The same goes for most of the birds that can be seen on a raised or blanket bog. The majority are occasional or regular visitors and reside nearby. The red grouse however is very much at home in the bog. This reddish-brown coloured bird with the characteristically red combs over its eyes can mainly be found on the ling covered hummocks. Ling provides food, nesting material and shelter for this quintessential peatland bird. Due to the destruction of boglands as well as continuous hunting the breeding population of the red grouse is in decline and has halved over the past 50 years. The status of the other iconic bird of the bogs is even grimmer. Over the past few decades the resident curlew population has been reduced to only 3% of its original size. The raised bogs of the midlands, together with mountain bogs and the Shannon Callows, have once been a stronghold for these birds but only a few breeding pairs can be found today. The main reasons for this development are habitat loss and habitat fragmentation, the same reasons that drove out a gregarious wintering bird. The Greenland white fronted goose was once was common on all peatlands where it was feeding on the bulblike rhizomes of the white beak sedge. This bird spends the summers on the tundra of northern Europe to breed and travels to Ireland and Scotland for the winter months and because of its chosen wintering sites the bird was also known as the bog goose. Today the majority of the Greenland white fronted geese spend the winter at the Wexford Slobs and changed their diet to grass and certain seaweeds. Other resident peatland birds are the snipe, meadow pipit and the skylark that all share a similar plumage that in both colour and pattern resembles the wind-blown grasses and sedges of their habitat and provides perfect camouflage. While meadow pipit and snipe are perfectly happy with remaining hidden, the skylark makes its presence heard by rising straight up into the air and breaking into song that is carried across the lonely moorland.
Birds of prey like the peregrine falcon, merlin and hen harrier as well as members of the crow family like the raven and hooded crow can also be encountered on peatlands, especially the blanket bogs of the west coast but don’t reside there. The Irish hare is also no unusual sight on the blanket bogs as is Ireland’s most iconic mammal, the red deer that only survived in the boglands and forests of the mountains around Killarney but recently had been introduced back into Connemara.
While insects and other creepy crawlies are very well represented in a fen environment, they are rather scarce on raised and blanket bogs. The lack of overwintering opportunities, a limited food supply and fluctuating water levels make this an unattractive environment for most species. The bog pools provide the best environment for insects. Water boatmen and water skaters are a common sight on the surface while the great diving beetle spends most of its life, both as a larva and an adult, under water using its paddle shaped legs to glide through its kingdom and feed on tadpoles, up to 20 a day. Two very unique spiders are also at home in the pools and ditches. The water or diving bell spider spends most of its life under water by creating doomed webs and filing them with air bubbles, the diving bells that gave the spider its name. The other spider, the raft spider, is Ireland’s largest and also known as Jesus spider because of its ability to walk on water and can easily be identified by its broad white-yellow stripes that run along each side of its body. The raft spider lurks in the mosses at the edge of the pool and dashes across the surface once potential prey is being spotted.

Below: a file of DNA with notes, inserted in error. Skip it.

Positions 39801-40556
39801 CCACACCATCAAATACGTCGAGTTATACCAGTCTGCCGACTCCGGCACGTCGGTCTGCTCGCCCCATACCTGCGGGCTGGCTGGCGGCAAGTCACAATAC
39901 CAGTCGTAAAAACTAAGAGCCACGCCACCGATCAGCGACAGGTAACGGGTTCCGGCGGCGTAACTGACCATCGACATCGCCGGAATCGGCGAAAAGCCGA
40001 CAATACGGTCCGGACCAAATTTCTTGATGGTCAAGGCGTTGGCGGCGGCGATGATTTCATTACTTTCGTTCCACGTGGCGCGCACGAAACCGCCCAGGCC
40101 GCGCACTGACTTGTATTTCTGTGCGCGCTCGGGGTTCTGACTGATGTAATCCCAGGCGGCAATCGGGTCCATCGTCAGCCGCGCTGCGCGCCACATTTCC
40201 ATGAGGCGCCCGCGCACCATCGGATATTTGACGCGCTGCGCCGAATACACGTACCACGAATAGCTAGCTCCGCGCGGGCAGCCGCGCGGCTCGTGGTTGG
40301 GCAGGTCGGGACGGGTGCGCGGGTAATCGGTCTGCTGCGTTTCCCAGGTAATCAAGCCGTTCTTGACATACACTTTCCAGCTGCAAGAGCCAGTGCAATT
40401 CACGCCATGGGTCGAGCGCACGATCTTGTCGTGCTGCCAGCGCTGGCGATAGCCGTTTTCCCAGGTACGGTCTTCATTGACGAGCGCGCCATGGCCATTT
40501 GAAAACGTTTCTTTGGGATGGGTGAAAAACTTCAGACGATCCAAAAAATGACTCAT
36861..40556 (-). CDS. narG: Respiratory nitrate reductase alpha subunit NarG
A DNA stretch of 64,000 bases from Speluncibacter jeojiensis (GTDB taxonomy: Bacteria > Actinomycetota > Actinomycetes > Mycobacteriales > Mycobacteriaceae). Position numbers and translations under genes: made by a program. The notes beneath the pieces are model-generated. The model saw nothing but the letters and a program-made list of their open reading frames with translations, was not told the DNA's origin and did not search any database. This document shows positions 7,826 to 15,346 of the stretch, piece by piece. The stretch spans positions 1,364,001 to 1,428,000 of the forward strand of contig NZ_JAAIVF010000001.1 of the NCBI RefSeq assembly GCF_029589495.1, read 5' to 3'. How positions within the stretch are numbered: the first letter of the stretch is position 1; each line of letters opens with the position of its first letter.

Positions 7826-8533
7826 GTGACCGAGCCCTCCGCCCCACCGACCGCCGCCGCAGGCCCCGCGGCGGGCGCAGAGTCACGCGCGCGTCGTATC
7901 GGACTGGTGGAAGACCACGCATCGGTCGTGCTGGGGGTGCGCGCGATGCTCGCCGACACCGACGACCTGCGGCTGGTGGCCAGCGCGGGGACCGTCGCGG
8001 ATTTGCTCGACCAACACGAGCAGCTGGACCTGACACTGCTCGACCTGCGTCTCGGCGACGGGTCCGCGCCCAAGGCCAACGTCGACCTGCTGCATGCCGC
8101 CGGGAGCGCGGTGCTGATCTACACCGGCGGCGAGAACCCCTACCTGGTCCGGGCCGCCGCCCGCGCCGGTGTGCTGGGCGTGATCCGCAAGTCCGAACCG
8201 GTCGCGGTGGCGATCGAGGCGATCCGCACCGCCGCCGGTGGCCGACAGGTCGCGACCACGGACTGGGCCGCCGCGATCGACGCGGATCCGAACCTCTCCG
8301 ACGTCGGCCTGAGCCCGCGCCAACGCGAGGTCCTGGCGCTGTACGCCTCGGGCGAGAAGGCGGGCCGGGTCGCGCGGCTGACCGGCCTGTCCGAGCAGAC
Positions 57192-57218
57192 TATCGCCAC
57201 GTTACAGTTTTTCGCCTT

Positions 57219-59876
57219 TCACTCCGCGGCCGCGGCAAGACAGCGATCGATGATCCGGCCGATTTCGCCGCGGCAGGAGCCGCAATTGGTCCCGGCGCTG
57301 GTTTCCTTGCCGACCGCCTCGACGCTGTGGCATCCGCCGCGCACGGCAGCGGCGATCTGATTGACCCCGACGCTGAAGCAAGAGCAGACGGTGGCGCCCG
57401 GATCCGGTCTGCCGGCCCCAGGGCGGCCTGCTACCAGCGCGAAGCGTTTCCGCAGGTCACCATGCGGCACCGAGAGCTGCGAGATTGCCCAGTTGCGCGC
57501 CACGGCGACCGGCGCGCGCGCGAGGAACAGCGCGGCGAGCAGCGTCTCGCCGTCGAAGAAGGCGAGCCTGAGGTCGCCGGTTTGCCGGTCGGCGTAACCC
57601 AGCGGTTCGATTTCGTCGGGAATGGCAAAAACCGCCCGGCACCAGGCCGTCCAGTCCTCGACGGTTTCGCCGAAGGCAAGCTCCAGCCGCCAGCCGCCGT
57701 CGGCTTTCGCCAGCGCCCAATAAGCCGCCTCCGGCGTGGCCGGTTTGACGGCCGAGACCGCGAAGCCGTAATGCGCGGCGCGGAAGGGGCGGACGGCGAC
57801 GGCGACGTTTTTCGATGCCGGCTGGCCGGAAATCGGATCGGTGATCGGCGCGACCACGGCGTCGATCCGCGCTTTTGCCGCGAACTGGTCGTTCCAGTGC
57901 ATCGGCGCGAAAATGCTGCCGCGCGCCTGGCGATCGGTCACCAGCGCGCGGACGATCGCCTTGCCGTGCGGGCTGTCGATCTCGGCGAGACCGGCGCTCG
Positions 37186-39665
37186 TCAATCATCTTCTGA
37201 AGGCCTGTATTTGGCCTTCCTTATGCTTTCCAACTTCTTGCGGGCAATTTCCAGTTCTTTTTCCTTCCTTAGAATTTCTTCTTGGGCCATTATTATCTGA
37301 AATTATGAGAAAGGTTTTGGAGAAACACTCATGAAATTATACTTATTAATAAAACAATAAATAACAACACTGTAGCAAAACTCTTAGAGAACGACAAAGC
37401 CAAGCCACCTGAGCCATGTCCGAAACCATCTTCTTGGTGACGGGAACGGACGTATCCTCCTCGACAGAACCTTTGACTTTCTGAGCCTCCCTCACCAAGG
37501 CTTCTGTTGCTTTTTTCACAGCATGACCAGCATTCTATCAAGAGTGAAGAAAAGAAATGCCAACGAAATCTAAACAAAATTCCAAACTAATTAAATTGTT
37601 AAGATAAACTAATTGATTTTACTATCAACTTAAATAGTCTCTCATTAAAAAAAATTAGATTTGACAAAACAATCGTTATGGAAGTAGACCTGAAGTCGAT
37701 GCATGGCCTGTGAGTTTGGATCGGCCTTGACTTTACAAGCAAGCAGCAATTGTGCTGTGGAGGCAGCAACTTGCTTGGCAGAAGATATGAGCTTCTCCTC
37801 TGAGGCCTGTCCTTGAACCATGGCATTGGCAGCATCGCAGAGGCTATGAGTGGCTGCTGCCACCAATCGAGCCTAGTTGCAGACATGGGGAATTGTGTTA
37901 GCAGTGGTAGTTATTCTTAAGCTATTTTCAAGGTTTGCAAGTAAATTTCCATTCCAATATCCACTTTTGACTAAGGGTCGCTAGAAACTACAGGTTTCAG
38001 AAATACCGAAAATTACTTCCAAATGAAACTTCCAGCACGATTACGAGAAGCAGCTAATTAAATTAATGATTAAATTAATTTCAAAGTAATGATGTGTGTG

The pools also provide the perfect breeding ground for midges and mosquitoes including the infamous and biting Culicoides impunctatus that can turn any summer visit to the bog into a nightmare. The latter are a main prey for dragonflies and damselflies. While the nymphs feed on the larvae in the bog pools the adult dragonflies and damselflies take the hunt to the air. Watching these elegant insects zigzagging across the bog on a warm summer day is one of the great events in nature aviation.
Butterflies and moths are also a regular sight in the peatlands, some 150 species can be encountered. Most of them however are not limited to peatlands and can also be found elsewhere. One of the bog specialists is the large heath. This butterfly comes in a range of peaty colours and has chosen bog cotton and other cotton grasses as its main diet and is therefore dependent on intact peatlands. The beautifully checkered marsh fritillary is one of the most endangered butterflies in Europe and feeds only on devil’s bit scabious. While this flower is not restricted to peatlands it prefers a wet environment and has become rare due to drainage and other modern farming practices.